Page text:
dvipdfmx on the other end.
This approach is at best slow, and in practice error prone, so with no possibility of altering the official TeX source code to output PDF, the only way of rationalising the problem was to create a new pdfTeX fork of TeX, which directly generates PDF files. In fact this has been repeated a number of times now, and there is a whole family of TeX binaries.
- TeX: Knuth’s original, unused today
- e-TeX: The first major set of extensions to TeX, including right to left typesetting, and a common progenitor to all modern TeX’s, but also unused today.
- pdfTeX: a development of e-TeX which can generate either PDF or DVI output files. What we refer to today as LaTeX or TeX is in fact pdfTeX running in DVI mode, in which case these DVI files must then be converted to PDF with an external tool.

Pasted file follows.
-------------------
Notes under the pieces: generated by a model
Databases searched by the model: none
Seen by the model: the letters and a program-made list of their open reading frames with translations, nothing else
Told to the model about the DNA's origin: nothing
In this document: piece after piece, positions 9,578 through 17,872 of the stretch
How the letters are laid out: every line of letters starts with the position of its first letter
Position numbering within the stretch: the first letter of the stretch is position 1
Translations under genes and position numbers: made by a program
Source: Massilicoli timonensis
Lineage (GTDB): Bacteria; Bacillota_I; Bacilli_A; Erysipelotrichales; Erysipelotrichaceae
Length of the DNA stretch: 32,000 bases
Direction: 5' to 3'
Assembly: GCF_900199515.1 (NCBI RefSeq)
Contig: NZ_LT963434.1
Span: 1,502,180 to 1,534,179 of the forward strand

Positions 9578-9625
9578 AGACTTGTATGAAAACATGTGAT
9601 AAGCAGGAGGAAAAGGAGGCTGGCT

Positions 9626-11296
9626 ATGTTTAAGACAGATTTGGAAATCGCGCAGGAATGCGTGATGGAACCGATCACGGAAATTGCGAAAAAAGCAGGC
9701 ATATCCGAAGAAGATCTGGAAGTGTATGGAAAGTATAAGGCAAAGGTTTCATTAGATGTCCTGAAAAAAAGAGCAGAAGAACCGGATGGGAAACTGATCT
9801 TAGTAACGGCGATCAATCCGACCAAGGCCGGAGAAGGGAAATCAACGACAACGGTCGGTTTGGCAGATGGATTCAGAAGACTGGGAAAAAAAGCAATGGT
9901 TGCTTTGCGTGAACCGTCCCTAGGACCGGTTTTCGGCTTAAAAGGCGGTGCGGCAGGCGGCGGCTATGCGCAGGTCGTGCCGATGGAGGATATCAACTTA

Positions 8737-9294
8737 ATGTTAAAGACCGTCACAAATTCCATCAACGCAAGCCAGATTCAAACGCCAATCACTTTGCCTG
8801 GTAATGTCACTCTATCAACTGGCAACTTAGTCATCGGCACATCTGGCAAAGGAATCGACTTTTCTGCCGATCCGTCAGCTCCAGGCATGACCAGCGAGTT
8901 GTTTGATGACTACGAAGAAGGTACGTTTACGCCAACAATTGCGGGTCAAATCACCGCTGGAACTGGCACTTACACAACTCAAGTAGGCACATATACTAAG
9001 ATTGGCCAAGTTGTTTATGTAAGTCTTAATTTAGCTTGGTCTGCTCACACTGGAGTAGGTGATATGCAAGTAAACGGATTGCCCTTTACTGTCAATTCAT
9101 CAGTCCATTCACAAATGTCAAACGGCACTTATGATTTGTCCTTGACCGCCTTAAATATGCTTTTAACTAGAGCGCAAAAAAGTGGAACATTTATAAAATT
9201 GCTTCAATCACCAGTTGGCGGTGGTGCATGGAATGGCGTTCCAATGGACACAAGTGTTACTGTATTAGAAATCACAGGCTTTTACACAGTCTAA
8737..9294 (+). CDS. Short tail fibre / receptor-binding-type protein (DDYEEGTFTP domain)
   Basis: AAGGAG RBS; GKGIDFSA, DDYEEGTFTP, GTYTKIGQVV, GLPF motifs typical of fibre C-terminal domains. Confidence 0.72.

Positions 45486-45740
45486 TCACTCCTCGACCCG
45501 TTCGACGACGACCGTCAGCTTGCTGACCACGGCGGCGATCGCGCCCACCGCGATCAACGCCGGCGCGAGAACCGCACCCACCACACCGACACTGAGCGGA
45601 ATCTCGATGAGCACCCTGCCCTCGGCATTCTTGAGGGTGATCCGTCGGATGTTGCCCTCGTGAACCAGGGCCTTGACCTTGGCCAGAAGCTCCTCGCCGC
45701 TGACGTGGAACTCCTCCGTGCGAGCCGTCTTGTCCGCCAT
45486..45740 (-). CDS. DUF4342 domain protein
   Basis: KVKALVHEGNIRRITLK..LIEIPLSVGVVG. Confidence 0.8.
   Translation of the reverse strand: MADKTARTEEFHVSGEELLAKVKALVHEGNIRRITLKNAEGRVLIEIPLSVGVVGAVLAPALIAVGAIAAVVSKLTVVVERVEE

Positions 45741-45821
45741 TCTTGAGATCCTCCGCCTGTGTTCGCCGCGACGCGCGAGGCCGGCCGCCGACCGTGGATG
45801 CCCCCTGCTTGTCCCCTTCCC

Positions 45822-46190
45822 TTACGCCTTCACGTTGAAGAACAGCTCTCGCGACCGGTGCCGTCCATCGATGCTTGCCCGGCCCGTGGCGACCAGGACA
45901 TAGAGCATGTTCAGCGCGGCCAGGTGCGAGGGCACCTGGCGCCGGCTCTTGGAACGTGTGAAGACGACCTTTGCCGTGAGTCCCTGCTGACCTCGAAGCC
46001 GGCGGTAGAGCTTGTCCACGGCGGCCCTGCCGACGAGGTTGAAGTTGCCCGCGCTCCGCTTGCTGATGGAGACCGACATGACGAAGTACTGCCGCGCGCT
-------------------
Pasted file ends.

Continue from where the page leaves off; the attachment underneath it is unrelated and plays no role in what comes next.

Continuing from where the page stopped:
- XeTeX: a separate development of e-TeX with support for modern (i.e. TTF) fonts and with native Unicode character set support. This solves a lot of problems for languages whose character sets were not included in either ASCII or the common 8 bit extension of ASCII. Unfortunately it does not produce PDF directly, but
xdvifiles which it then converts to PDF for the user.
- luaTeX: this is a further development of pdfTeX, with similar Unicode and TTF support to XeTeX (although reimplemented on top of different font libraries). However as a descendant of pdfTeX it has the advantage that it generates PDF directly. Additionally it embeds the
luascripting language as a cleaner, less verbose and more modern replacement for TeX’s own scripting language.